DEAR ABBY: Twenty years ago, my sister and I bought a business from our mother. We all love and respect one another and get along well. We will be finished paying off the business in two years.

Our problem: Mom, who is now 77, still draws a salary from us above and beyond the payment for the business. Her workload has lessened greatly, as it should. She could do all of her work in one day and lessen the burden of her salary. However, she says she’d “go crazy” if she retired. We don’t want that. She could still come in as often as she wants and do her personal paperwork, banking, letter-writing, reading, etc. These are all things she does at “work” – on the clock.

If we try to discuss this, Mom gets hurt and says, “Just let me know when I’m not worth the money.” We don’t want to do that. We would hope she would see the fairness of this and suggest it herself.

Business expenses are going through the roof, and there are updates we should make, but we can’t do it as long as we are paying Mom at the level we are, on top of the money for the buyout. – DAUGHTERS DEAREST

You do, indeed, have a problem. It’s one that should be handled with the utmost diplomacy.

Because your mother is an intelligent businesswoman, she must be a part of this decision. Schedule a business meeting between the three of you and put the budget on the table for discussion – along with the updates that need to be made. Ideally, she will recognize the dilemma and suggest the cutback herself.

If your mother fails to reduce her salary for the good of the company, begin “planting seeds” about how nice it would be to have time to devote to charity and how much she has to offer volunteerism. (It’s the truth.) Research volunteer opportunities in your area, and perhaps even talk to some volunteer organizations about recruiting your mother. When she realizes how interesting and fulfilling these activities can be, encourage her to reduce her hours at work to enable her to contribute to the community. Good luck.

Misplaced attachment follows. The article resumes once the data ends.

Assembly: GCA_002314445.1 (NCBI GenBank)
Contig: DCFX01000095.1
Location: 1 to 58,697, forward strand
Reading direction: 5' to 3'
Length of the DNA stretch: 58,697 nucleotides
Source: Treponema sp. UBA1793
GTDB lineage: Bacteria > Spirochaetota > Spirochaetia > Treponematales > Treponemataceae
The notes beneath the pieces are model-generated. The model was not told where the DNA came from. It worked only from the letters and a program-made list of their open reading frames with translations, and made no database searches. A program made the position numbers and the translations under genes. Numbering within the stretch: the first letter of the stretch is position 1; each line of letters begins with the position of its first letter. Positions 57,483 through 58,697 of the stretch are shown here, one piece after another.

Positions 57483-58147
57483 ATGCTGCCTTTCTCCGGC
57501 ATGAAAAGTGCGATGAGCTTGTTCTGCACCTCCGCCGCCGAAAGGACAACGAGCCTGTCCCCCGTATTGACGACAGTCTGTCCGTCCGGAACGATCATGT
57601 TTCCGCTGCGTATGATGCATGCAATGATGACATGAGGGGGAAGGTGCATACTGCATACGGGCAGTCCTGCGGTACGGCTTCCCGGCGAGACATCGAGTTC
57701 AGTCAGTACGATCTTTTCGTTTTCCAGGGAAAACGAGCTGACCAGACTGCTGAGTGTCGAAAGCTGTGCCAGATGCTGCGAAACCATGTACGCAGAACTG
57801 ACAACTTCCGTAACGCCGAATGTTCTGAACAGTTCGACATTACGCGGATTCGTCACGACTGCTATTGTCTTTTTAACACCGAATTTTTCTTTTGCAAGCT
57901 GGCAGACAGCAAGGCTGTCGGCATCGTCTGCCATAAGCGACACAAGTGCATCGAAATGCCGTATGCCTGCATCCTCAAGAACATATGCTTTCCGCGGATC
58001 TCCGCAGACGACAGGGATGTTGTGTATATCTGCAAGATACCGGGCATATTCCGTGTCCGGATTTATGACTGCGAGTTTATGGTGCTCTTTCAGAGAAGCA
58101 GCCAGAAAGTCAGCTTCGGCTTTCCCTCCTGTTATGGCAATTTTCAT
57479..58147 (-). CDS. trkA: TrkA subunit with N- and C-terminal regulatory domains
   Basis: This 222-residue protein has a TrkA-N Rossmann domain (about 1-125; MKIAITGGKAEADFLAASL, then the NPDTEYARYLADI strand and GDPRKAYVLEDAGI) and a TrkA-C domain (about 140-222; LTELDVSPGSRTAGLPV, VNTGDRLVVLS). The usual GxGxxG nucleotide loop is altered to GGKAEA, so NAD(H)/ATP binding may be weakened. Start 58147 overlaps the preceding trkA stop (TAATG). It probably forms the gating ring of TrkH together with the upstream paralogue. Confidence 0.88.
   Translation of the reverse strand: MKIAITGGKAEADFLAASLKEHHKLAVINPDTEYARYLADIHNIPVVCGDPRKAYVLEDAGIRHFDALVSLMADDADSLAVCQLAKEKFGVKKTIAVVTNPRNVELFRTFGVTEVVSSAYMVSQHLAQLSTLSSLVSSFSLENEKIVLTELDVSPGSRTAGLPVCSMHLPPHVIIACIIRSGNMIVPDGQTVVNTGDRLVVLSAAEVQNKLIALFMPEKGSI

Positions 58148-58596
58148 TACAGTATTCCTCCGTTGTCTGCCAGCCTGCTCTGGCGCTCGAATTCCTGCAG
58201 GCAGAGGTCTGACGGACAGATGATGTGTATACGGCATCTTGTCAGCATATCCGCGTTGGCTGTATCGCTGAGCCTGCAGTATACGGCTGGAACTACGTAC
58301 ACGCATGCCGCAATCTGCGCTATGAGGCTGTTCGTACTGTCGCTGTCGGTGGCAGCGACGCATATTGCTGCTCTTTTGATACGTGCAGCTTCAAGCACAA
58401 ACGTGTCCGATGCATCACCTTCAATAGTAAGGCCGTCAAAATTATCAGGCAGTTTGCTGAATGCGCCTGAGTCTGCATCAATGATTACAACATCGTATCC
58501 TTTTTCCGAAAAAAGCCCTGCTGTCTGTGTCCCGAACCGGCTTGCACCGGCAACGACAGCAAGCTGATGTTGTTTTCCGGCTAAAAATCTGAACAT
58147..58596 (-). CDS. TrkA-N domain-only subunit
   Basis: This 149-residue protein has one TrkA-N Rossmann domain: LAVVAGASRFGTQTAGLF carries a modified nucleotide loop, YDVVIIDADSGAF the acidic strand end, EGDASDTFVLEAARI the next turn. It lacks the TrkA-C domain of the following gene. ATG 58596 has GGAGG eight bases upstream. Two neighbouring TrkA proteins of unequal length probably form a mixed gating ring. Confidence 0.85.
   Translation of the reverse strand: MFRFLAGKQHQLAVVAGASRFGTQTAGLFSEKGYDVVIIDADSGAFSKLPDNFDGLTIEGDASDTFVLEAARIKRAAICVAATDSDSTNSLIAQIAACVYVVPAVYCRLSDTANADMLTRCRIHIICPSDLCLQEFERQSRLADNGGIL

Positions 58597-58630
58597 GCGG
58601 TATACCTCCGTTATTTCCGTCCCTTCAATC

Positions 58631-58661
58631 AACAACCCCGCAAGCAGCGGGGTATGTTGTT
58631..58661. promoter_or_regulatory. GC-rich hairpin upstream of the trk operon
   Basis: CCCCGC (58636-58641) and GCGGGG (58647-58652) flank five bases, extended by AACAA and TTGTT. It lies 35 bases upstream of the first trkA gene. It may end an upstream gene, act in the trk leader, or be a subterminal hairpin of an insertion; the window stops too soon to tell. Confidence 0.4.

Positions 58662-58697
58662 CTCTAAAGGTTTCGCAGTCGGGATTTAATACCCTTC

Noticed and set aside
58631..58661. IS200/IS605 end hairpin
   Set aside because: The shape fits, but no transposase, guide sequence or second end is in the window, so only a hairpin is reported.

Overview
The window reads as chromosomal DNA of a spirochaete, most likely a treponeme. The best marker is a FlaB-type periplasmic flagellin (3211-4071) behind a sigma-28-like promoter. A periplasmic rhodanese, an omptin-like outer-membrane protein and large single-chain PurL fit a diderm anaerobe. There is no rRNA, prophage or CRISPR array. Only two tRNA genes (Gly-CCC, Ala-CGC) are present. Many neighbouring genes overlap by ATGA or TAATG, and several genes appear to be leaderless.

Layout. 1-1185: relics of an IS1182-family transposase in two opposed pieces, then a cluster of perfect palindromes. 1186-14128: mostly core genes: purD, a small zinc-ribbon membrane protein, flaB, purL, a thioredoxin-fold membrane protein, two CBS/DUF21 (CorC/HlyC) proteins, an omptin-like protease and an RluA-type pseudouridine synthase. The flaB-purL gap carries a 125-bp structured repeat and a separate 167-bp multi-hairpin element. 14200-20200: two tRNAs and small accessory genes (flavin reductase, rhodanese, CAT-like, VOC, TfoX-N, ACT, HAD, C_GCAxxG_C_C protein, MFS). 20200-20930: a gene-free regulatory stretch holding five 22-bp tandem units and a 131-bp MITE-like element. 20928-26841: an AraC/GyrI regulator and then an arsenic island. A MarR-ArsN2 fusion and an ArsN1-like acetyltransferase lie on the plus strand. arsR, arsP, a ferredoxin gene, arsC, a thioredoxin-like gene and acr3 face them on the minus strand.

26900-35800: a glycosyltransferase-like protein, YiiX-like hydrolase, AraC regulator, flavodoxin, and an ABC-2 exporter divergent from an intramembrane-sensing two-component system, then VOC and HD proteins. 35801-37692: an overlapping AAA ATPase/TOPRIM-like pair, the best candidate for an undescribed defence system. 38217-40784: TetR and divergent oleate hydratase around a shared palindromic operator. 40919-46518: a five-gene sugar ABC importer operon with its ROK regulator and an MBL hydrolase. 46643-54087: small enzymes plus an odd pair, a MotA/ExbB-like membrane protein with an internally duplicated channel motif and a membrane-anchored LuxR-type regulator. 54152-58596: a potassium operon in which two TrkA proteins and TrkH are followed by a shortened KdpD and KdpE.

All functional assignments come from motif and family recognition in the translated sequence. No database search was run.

DEAR ABBY: My mother-in-law is coming soon for her annual two-week visit, and my nightmares about it have already begun. She is 78 years young, sweet and nonjudgmental. The problem is, she talks nonstop about people we have never met.

When we introduce her to friends, she continues story after story about people who are of interest only to her. She knows what she’s doing because she’ll say, “Poor thing
I’ve gabbed your ear off,” but she keeps talking.

My mother-in-law lives alone. So do a lot of people, including my own mother, but no one talks as incessantly as she does. She’s monopolized conversations for years, so it can’t be her age.

My husband says I should just walk away, but his mother is easily offended, and I don’t want to be rude. When I go to the market or wherever, she wants to accompany me, so there is never any respite! I tell myself it’s only two weeks a year, but a day with her feels like an eternity. Why does she do this, and what can I do? Help! – TALKED TO DEATH IN EUGENE, ORE.

DEAR TALKED TO DEATH: Compulsive talking can be a nervous habit, a sign of insecurity or an attempt to control. In your mother-in-law’s case, it could also be because for two weeks a year, she has someone to talk to. You’re right about one thing: At this late date, she’s not going to change.

Because her visits are so stressful, ask your doctor for advice on how to alleviate the stress.

Dear Abby is written by Abigail Van Buren, also known as Jeanne Phillips, and was founded by her mother, Pauline Phillips. Write Dear Abby at or P.O. Box 69440, Los Angeles, CA 90069.

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